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This is a review of the 2012 book 'Mummy's Boy' Larry Lamb. You may know Mr Lamb from his starring roles in the BBC's programmes Eastenders and Gavin and Stacey but he has had a massive career spanning the globe and this made for really interesting reading in his book.
I found the title most intriguing, in fact, in his formative years Larry has a close bond with his mother but then his parent's relationship breaks up and he ends up in a disastrous relationship with his father and separated from his mother for many years, believing his father's poisonous thoughts about his mum. Whilst this is in no way a tale of abuse or a poor upbringing, Larry is desperate to move away from his father's clutches and takes the first opportunity to escape, whilst brooding over his difficult upbringing for many years. He never really gets that bond back with his mum and spends a lot of time trying to be the father to his children that his dad never was with him, but it's not always a successful result.
Working in Germany, Canada, America, France and the UK Larry is surprisingly in sales and then moves to the construction and engineering industry prior to fulfilling his role as a successful actor. He dips his toe in the water with amateur productions where he discovers his love of acting and potential as a super star. Along the way he picks up (and drops) many women, marrying and making mistakes whilst moving around a lot to chase the work. Children are born and mainly brought up by their mothers whilst Larry attempts to make a living, meeting interesting and famous people along the way.
Larry is very honest about his life and career, admitting when things go wrong, when he fails and where he could have tried harder or done better in his work or with people. He works hard though and is committed to his career, never taking the easy option.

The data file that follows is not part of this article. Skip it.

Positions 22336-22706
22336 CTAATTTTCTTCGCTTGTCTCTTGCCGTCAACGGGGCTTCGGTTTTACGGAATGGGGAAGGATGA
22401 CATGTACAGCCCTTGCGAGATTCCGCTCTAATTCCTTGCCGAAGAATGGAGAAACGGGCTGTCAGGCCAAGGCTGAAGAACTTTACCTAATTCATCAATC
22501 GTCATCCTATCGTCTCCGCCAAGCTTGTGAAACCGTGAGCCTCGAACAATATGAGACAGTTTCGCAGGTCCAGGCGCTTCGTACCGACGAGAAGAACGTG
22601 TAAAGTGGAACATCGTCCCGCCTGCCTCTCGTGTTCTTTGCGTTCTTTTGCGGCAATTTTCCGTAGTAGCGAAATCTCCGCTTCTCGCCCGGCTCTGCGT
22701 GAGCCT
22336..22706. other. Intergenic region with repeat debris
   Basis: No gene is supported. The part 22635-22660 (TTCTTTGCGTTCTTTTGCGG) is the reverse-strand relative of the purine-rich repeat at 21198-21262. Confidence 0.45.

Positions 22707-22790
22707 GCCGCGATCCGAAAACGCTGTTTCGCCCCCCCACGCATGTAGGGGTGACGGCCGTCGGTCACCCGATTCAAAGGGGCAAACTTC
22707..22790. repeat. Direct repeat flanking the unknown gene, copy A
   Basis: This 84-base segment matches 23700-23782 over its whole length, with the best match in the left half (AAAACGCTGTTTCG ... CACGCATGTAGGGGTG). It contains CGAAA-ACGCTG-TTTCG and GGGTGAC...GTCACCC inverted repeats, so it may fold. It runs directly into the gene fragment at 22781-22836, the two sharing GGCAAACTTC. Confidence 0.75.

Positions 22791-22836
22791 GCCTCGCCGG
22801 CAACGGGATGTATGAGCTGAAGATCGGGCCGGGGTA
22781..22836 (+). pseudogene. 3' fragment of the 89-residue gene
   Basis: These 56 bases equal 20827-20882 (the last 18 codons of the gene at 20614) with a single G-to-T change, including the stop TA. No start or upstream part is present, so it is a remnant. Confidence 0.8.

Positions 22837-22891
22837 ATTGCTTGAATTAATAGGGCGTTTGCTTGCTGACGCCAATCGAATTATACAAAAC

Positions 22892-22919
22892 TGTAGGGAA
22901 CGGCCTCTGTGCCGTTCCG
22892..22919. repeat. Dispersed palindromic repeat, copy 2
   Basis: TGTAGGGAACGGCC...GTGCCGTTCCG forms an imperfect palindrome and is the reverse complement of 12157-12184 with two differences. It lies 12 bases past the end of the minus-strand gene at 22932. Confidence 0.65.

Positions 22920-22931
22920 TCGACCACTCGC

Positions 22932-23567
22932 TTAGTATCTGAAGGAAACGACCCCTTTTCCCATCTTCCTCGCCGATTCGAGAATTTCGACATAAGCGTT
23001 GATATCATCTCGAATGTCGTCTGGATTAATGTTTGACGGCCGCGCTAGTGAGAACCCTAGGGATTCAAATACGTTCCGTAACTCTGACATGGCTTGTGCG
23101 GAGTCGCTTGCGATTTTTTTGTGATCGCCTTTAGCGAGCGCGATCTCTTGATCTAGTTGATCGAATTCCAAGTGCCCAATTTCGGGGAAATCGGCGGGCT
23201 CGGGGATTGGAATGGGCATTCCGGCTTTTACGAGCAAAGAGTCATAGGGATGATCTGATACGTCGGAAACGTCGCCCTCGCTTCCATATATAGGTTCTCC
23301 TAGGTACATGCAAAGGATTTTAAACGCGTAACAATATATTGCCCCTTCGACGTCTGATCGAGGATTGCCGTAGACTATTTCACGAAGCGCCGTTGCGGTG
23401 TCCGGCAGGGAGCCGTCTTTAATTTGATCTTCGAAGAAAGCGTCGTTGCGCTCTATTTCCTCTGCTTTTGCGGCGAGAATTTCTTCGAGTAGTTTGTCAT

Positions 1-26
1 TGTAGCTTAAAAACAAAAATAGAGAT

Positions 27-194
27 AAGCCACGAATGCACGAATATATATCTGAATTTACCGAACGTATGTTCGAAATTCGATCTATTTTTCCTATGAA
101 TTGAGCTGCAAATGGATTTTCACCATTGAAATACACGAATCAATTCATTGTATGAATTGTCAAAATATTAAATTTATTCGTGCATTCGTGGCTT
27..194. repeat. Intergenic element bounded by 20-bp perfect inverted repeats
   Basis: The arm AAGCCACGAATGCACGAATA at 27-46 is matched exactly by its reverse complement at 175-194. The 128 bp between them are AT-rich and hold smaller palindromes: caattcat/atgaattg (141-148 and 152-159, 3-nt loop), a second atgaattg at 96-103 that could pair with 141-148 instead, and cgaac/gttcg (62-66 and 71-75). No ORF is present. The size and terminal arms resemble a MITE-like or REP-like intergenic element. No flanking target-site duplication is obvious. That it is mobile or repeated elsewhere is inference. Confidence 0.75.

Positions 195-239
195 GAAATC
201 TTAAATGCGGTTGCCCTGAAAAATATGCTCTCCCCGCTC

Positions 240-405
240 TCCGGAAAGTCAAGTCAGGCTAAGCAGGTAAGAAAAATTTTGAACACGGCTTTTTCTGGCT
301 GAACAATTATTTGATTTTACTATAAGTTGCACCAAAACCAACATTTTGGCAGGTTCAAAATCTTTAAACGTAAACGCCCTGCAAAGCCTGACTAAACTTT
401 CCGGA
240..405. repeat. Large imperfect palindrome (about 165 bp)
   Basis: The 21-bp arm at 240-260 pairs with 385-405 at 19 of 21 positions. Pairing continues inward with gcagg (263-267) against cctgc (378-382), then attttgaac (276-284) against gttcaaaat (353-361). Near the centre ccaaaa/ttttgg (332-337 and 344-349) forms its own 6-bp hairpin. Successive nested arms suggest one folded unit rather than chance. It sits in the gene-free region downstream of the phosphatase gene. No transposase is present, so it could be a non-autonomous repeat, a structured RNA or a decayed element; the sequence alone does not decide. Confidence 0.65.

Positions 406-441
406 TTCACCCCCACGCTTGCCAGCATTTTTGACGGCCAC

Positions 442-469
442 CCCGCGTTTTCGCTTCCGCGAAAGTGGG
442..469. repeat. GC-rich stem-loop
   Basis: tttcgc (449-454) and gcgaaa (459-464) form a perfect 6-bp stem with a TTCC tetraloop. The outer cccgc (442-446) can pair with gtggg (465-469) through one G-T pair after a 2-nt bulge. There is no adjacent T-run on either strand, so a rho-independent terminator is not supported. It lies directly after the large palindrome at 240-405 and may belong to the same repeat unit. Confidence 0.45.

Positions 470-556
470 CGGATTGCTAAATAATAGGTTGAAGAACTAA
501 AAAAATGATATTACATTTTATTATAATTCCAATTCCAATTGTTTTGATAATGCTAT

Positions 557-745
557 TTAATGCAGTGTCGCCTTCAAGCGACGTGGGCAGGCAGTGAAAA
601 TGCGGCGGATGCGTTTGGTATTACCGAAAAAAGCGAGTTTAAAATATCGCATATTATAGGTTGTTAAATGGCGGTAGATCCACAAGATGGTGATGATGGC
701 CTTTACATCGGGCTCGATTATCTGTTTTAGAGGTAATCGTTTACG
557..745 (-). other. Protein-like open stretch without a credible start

For the most part, the book works in chronological order, which is far easier to follow but it does jump around a little in the end, mentioning names that I should have remembered from earlier in the book but I had forgotten. Larry revisits his past in LA, Hollywood and Canada and visits old friends that writing the book have made him remember. The end of the book is the part that I could identify, being things I remember such as his Eastenders experience (which he goes into the whole process in great interesting detail), the lovable Mr Shipman in Gavin and Stacey and his memorable recording of Who do you think you are?
Some of the book did not make for comfortable reading. I felt really sorry for his first wife and child whom he let down badly and he does really express his love for his son George Lamb who is also well known on the TV. He also fathered two girls when he hit 50 whom he has settled down with and made a family but in between all this were a lot of relationships and women. Another person I felt sorry for was the partner that he was with for nine years and left because they couldn't have children together and that was what he wanted. That poor woman!
Price and availability
As it is relatively new, this book is retailing in hard back for around £12. My copy was a paperback from The Works at two for a fiver so it can be found cheaply if you look out for it!
I did enjoy reading this book and found out a lot about Mr Lamb that I didn't know. Reading Larry's book was an eye opener of a very determined man who has been quite selfish on occasion, but I think I was hoping that he was just like Gavin's Dad in real life!